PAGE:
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Jayati Godhawat

JWB Blogger

Engineer-Lawyer Couple Tunes JWB Into Their Classical Music ‘Baithak’

  • JWB Post
  •  January 18, 2017


A Pune-based husband and wife are changing the way today’s youth perceive Indian classical music through their charitable trust, .

Dakshayani and Mandar observed that while classical music concerts happened in their city very often, the audience was always limited and mostly the same.

It led them to organize a pilot study of classical music in a municipal school.

“We started teaching the basics of music first and then introduced classical music to them. We also played videos of different artists and gave the children various instruments to learn,” Mandar said in a Skype interview with JWB.

“We were scared that they might get bored, but they did not. It made us realize that children are interested in learning and it’s us who have to reach them,” he added.

Registered in June 2016, Baithak Foundation is teaching classical music in municipal schools. Mandar told JWB that they are also teaching music in a blind school for girls.

“Teaching to children who are visually-impaired is easier as compared to other children as their sense of music is very sharp, and they are more sensitive to sounds. In fact, we are giving them advanced music lessons and are already teaching them Ragas, Gaykis, etc,” said Mandar.

Interestingly, Dakshayani is a graduate in Law and Mandar also has a degree in Engineering. But, it was their passion for music which led them to start with the charitable music trust.

Dakshayani, who had joined the Skype interview by now, revealed that she always wanted to contribute to the society in some way.

“It was my choice to pursue Law, but I never saw a career in it for myself. Also, during my college, I wanted to support my family financially which is why I started working with an NGO, Akanksha Foundation. I used to teach English to the kids from Municipal school. Also, from an early age, I used to sing at Kirtans with my mother and so, when the idea of Baithak Foundation came along, I was delighted.”

However, Mandar took up Engineering as his family wanted him to have a stable career.

“My mother used to learn harmonium & I sat with her and observed her. I was in grade 3rd then, and it was this time that I developed an interest in music. When I was in grade 8th I had decided to make a career in music. However, my family wanted me to choose a more stable career. Also, my dad had a transferable job and so we were shifting from one place to other which is why I couldn’t get proper training. When I came to Pune for Engineering, I started attending musical concerts, and my passion for music re-ignited,” confided Mandar.

Talking about the challenges they faced, Dakshayani told that the biggest problem is to find mentors who can motivate them and guide them in their work.

“Finding tutors who are willing to teach children who have no clue about the classical music is also challenging,” she said.

“Also, it takes a lot of effort to convince the parents and teachers of our idea and our vision. Plus, nowadays, children have so many means to entertain themselves that it’s difficult to keep them interested,” continued Mandar.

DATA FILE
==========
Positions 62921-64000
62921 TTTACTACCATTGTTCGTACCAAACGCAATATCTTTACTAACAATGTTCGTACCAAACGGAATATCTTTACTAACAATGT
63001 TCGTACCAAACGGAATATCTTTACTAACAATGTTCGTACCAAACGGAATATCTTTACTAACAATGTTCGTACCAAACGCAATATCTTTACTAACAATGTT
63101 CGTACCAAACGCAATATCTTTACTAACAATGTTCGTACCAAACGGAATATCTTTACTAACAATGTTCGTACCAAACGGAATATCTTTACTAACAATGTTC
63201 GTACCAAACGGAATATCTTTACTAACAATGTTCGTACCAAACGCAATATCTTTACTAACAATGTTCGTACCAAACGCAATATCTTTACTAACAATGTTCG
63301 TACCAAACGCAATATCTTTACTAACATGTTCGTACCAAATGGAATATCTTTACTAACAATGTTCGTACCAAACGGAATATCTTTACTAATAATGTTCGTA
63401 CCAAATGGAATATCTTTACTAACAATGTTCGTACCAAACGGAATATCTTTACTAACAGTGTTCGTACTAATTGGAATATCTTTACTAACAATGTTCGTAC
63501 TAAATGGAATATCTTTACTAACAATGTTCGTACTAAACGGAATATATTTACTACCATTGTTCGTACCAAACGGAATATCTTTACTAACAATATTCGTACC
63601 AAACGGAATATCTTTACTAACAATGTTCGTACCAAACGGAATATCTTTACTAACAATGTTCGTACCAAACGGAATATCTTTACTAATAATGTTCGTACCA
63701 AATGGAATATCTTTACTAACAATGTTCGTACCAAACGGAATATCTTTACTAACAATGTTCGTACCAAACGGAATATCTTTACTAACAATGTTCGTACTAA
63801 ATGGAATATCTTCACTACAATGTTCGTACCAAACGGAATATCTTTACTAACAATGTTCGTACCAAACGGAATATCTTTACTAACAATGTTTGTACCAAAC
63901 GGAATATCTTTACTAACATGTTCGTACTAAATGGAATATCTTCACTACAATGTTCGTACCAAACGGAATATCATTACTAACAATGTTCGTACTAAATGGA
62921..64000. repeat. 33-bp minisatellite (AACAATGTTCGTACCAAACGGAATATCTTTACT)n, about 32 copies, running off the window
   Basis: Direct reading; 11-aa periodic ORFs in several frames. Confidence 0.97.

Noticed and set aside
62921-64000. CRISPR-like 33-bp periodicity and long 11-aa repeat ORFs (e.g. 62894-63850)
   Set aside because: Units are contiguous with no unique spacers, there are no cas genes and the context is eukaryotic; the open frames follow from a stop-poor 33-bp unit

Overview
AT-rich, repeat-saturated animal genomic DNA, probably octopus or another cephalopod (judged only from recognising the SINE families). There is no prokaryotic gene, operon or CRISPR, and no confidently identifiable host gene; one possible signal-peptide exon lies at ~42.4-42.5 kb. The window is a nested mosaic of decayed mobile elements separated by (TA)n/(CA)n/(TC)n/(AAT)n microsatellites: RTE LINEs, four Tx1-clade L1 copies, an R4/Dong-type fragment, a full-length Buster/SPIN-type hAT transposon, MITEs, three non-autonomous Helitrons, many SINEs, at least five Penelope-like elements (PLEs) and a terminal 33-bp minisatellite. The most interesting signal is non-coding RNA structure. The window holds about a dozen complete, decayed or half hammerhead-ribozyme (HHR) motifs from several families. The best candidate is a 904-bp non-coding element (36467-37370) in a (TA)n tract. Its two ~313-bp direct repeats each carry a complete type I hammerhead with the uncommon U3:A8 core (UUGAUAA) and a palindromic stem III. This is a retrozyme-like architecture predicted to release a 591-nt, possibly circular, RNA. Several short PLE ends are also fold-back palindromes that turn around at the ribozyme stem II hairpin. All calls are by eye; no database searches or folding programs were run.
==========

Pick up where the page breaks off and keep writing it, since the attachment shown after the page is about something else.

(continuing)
Me: Do you think that the Bollywood is also responsible for the stagnation of classical Indian music?

Mandar: No! We cannot blame others for the mistake. I believe the people associated with the Indian classical Indian music are responsible for its stagnation. They might be great as artists and performers; however, they didn’t take the efforts to pass it on the mass and failed to reach out to people.

Me: How do you arrange for funds?

Dakshayani: We have individual donors who believe in our idea and vision. Also, we try and arrange funds from corporates and other foundations.

Me:  Share with us your favorite childhood musical memory.

Dakshayani: *laughs* So, I have a very poor memory. I don’t remember most of the things.

“Well, that’s a good thing, not to remember. Right, Mandar?” I teased and we all giggled.

Mandar: I was waiting for my music lesson to begin. Our Guruji was teaching to the senior students. However, they were not able to take out a particular taan he had taught. I was sitting there listening. Guruji asked if I could do it, and I was like, “okay!” I was in 5th grade at the time and yet I could perform such a difficult taan. I realized then that I am naturally graceful at singing. *gives a broad smile*

Me: Tell us one composition that you dedicate to each other.

Both of them: *at the same time* Guruji mai toh ek niranjan by Sant Goraknath.

Me: If you had to explain the soul of Indian Classical music to someone, how would you do it?

Mandar: Indian Classical Music finds its roots in Yoga Shastra, and it is a path to the self-discovery where seekers dive within themselves with the help of notes (Swaras). Indian Classical Music is usually sung in form of different Ragas which are nothing but a collection of few Swaras with a set of rules. As each Raga has different notes and governing rules, it has its own unique flavor and personality. 

Me: Tell us about your collection of instruments.

Mandar: As I am fond of flutes, we have like a couple dozens of flutes. We also have 4-5 harmoniums and two taanpuras.


Me: Apart from music, what other passion do you both share?

Dakshayani: We both like to write. Our first novel in Marathi has been published, and Mandar’s another novel will soon be published.

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